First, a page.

Turmeric also exhibited potential to treat chronic pain and joint inflammation [77]. In a study using turmeric extracts combined with Allium hookeri extracts, researchers determined that this co-treatment restored the altered skin membrane and inhibited white blood cells and monocyte proliferation in inflamed skin models [78]. Bethapudi et al. demonstrated that oral administration of turmeric extract containing 57% of the bioactive turmerosaccharides significantly reduced pain and inflammation effects on an animal model (mimicking human osteoarthritis). This turmeric extract revealed a similar analgesic effect to tramadol on osteoarthritis pain [79]. In a recent study, Nicoliche et al. summarized the following curcumin’s mechanisms of action against the inflammatory process: inhibition of NF-ΚB (nuclear factor kappa B), MMP-1, 3, 8, 9, and 13 (matrix metalloproteinases), nitric oxide synthase, MAPK (mitogen-activated protein kinase), MCP (monocyte chemoattractant protein), STAT (signal transduction and activation transcription), PI3K (phosphoinositide 3-kinase), lipo-oxygenase, JAK (Janus kinase), and COX-2 (cyclo-oxygenase-2), MIP (migration inhibitory protein); also inhibition on the expression of interleukin-1, -2, -6, -8, -12 and -1β, and TNF-α (tumor necrosis factor-α); significantly improve collagen repair [80]. The study also postulated that curcumin upregulates the peroxisome proliferator-activated receptor-γ (PPAR-γ) [81].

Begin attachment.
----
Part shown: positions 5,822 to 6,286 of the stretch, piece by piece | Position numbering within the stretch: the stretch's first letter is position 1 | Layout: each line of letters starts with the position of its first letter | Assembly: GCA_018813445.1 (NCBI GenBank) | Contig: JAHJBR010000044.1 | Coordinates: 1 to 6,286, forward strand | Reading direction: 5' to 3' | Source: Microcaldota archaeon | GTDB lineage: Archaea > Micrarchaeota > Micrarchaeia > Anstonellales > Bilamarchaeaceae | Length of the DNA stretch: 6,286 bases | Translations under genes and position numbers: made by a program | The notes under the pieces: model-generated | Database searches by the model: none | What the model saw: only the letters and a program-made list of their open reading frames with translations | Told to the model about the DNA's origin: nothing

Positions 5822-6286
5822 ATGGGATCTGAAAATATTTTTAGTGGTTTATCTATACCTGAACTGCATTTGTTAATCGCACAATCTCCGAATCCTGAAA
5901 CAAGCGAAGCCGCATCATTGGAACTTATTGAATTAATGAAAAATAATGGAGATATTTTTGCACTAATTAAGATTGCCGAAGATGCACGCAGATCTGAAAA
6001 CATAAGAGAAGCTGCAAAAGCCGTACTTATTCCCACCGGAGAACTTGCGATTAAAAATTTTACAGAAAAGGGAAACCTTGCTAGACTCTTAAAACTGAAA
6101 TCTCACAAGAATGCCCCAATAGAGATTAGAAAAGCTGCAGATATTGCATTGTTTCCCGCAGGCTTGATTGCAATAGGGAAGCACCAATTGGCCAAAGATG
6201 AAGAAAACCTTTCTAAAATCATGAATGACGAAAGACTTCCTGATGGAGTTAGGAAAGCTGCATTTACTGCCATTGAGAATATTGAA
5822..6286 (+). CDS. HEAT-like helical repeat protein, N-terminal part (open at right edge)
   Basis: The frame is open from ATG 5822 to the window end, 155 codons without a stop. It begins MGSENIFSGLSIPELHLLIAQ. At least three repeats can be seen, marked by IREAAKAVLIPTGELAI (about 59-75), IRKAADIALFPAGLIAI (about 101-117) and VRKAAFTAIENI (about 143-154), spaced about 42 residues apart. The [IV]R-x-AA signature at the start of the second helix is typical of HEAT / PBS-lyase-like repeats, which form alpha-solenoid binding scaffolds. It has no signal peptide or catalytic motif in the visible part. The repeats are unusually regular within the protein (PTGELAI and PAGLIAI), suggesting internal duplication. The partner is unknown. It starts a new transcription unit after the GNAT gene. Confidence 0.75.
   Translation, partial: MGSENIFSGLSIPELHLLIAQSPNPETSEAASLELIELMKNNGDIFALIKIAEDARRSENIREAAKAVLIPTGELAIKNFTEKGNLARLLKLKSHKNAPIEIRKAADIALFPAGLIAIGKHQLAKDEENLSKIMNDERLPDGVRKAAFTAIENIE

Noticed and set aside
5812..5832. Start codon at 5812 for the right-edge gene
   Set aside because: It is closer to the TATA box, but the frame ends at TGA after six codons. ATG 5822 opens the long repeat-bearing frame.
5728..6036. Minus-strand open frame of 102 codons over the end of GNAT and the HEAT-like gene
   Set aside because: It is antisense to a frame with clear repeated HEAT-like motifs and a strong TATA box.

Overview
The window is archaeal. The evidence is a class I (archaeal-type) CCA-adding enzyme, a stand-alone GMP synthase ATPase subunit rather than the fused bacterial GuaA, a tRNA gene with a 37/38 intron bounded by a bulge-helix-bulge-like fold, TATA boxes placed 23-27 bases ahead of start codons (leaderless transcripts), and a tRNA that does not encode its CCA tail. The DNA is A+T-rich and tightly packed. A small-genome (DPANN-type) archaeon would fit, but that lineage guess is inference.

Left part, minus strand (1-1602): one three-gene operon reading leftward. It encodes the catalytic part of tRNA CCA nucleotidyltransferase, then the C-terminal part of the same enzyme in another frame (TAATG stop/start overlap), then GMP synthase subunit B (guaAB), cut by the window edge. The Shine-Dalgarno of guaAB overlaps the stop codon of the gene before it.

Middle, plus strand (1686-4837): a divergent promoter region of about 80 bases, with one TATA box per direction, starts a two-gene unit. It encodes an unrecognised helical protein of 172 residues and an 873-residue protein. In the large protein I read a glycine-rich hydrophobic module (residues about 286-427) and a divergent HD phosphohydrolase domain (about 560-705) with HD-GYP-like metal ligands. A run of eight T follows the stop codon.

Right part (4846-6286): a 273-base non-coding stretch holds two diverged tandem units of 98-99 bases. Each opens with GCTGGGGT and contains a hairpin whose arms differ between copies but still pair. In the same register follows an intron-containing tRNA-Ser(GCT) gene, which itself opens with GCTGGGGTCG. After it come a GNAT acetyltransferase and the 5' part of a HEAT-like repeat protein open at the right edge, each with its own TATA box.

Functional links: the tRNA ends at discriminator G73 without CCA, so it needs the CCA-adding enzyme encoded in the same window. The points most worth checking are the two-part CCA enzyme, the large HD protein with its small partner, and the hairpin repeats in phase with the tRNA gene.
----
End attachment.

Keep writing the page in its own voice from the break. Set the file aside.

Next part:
As previously described here, turmeric has antioxidant, antimicrobial, and anti-inflammatory properties leading to improved immune response. In in vivo experiments to study graft-versus-host disease (induced after bone marrow transplantation), mice were pretreated with curcumin (100 µg/mouse). These curcumin-pretreated mice showed an increase in CD4+ and CD8+ cells before the transplant, preventing the disease [82]. Jian et al. studied the effects of curcumin as a dietary supplement in the male Hu sheep model, reporting changes in blood metabolites, antioxidant capacity, testicular development, and immune response. After four months of dietary supplementation, the sheep improved their reproductive system performance [83]. In vivo and clinical studies indicate that curcumin can positively affect several immune cells (i.e., T lymphocyte subsets, macrophages, dendritic cells, B lymphocytes, and natural killer cells), which diminishes the severity of different autoimmune diseases [84]. Additional studies found promising results in patients with several pro-inflammatory illnesses (i.e., cardiovascular disease, renal diseases, arthritis, Crohn’s disease, ulcerative colitis, irritable bowel disease, pancreatitis, peptic ulcer, gastric ulcer, oral lichen planus, vitiligo, psoriasis, acute coronary syndrome, atherosclerosis, diabetes, lupus, acquired immunodeficiency syndrome, β-thalassemia, biliary dyskinesia, and Dejerine-Sottas disease) [85]. Most recently, a study showed that curcumin supports immunomodulatory responses by inhibiting the cell-mediated response of inflammatory cytokines and, thus, mitigating progression to pneumonia and acute respiratory distress syndrome (ARDS) after SARS-CoV-2 infection [71].

2.1.4. Contraindications